The images of hands are painted, that is, stencilled. Besides these there are depictions of human beings, rheas and other animals, as well as geometric shapes, zigzag patterns, representations of the sun. The hunting scenes are portrayals of a variety of hunting techniques. Similar paintings, though in smaller numbers, can be found in nearby caves, there are red dots on the ceilings, probably made by submerging their hunting bolas in ink, and throwing them up. The binder is unknown but the mineral pigments include iron oxides, producing reds and purples, producing white, producing yellow, and manganese oxide, carlos J. Gradin has studied the cave. Cueva de las Manos has been listed as a World Heritage Site since 1999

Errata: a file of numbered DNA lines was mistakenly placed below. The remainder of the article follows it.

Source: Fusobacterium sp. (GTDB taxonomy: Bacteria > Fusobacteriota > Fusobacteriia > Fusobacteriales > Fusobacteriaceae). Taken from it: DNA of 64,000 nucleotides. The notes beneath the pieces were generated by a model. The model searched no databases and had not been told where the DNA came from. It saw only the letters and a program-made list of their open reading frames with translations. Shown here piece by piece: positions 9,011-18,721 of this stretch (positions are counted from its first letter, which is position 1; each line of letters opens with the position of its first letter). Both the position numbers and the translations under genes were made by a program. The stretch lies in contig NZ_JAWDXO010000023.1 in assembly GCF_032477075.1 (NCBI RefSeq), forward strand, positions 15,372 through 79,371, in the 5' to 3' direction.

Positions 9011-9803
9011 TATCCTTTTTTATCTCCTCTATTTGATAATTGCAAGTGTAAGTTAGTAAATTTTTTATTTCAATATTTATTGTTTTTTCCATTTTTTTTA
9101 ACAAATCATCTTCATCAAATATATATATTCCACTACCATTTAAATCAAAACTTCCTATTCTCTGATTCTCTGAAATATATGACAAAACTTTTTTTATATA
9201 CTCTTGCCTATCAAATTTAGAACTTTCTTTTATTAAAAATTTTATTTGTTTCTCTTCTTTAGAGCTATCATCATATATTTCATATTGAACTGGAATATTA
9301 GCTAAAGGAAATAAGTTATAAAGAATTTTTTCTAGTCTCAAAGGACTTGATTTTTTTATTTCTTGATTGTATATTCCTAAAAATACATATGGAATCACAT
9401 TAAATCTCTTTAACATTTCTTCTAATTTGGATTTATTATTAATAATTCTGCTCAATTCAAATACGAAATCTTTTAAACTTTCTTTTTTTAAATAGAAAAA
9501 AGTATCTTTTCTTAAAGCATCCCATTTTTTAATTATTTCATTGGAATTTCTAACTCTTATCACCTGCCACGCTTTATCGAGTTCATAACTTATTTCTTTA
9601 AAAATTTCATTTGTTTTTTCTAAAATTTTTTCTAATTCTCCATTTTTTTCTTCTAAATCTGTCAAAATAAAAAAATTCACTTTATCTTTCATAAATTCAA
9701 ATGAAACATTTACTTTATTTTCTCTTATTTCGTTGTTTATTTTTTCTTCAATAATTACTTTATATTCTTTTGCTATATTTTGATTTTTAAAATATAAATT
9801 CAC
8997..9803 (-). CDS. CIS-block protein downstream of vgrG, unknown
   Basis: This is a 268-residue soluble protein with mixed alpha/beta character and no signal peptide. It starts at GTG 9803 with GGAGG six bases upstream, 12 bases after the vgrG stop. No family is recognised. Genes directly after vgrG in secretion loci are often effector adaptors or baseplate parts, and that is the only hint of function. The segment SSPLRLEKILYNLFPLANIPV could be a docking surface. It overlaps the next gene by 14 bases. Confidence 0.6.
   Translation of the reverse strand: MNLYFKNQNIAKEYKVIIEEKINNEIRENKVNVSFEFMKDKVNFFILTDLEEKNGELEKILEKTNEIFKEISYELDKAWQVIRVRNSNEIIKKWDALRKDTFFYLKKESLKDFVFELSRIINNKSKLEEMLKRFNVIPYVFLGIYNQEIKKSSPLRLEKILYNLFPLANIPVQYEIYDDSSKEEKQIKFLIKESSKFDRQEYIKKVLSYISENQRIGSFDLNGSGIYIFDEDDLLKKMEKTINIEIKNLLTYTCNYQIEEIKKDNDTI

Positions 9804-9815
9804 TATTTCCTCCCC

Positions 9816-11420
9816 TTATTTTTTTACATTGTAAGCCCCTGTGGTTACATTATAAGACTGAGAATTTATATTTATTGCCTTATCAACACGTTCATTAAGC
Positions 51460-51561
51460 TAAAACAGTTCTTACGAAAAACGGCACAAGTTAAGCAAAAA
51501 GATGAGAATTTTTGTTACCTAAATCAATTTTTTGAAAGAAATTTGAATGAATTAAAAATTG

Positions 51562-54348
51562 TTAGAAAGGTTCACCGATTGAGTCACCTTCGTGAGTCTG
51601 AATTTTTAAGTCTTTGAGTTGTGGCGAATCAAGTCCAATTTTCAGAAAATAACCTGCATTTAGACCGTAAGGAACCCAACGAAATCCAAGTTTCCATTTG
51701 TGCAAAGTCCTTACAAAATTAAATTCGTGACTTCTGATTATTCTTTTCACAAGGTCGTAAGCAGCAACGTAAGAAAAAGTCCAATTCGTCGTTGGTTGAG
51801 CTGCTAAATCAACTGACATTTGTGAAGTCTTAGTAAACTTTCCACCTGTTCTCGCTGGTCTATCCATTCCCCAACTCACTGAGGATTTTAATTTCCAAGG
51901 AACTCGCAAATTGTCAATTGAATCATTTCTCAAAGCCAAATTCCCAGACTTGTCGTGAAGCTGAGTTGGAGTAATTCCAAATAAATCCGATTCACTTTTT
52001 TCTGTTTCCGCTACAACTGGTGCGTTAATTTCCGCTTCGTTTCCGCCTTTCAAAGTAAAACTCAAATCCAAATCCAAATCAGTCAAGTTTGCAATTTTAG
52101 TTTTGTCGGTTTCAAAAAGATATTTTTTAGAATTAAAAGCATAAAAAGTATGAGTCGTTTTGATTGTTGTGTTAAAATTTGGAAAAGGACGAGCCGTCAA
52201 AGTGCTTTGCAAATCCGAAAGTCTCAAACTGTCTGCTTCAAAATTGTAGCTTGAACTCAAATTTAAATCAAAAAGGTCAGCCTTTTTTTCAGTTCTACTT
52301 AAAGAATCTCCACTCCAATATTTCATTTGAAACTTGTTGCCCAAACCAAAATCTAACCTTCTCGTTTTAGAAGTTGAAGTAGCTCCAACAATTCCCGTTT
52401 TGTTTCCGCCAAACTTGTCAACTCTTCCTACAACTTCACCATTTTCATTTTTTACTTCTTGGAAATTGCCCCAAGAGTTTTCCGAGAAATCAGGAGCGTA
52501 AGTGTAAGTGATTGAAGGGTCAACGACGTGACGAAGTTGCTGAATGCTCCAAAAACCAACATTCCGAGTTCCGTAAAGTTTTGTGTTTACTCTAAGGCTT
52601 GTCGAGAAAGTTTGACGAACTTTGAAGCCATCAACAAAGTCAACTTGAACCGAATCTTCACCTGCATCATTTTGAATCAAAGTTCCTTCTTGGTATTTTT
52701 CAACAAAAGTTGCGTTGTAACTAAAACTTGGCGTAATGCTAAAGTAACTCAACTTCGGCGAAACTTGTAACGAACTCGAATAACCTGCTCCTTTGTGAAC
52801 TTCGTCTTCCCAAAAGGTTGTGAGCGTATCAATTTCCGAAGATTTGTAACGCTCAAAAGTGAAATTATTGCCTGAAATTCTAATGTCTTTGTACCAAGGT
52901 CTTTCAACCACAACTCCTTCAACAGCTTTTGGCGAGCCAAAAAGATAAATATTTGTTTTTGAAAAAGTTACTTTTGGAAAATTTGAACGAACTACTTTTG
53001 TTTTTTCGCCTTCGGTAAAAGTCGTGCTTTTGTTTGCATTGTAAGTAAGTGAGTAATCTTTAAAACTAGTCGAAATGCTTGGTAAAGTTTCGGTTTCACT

South America is a continent located in the western hemisphere, mostly in the southern hemisphere, with a relatively small portion in the northern hemisphere. It may be considered a subcontinent of the Americas, which is the used in nations that speak Romance languages. The reference to South America instead of other regions has increased in the last decades due to changing geopolitical dynamics. It is bordered on the west by the Pacific Ocean and on the north and east by the Atlantic Ocean, North America and it includes twelve sovereign states, a part of France, and a non-sovereign area. In addition to this, the ABC islands of the Kingdom of the Netherlands and Tobago, South America has an area of 17,840,000 square kilometers. Its population as of 2005 has been estimated at more than 371,090,000, South America ranks fourth in area and fifth in population. Brazil is by far the most populous South American country, with more than half of the population, followed by Colombia, Venezuela. In recent decades Brazil has concentrated half of the regions GDP and has become a first regional power, most of the population lives near the continents western or eastern coasts while the interior and the far south are sparsely populated.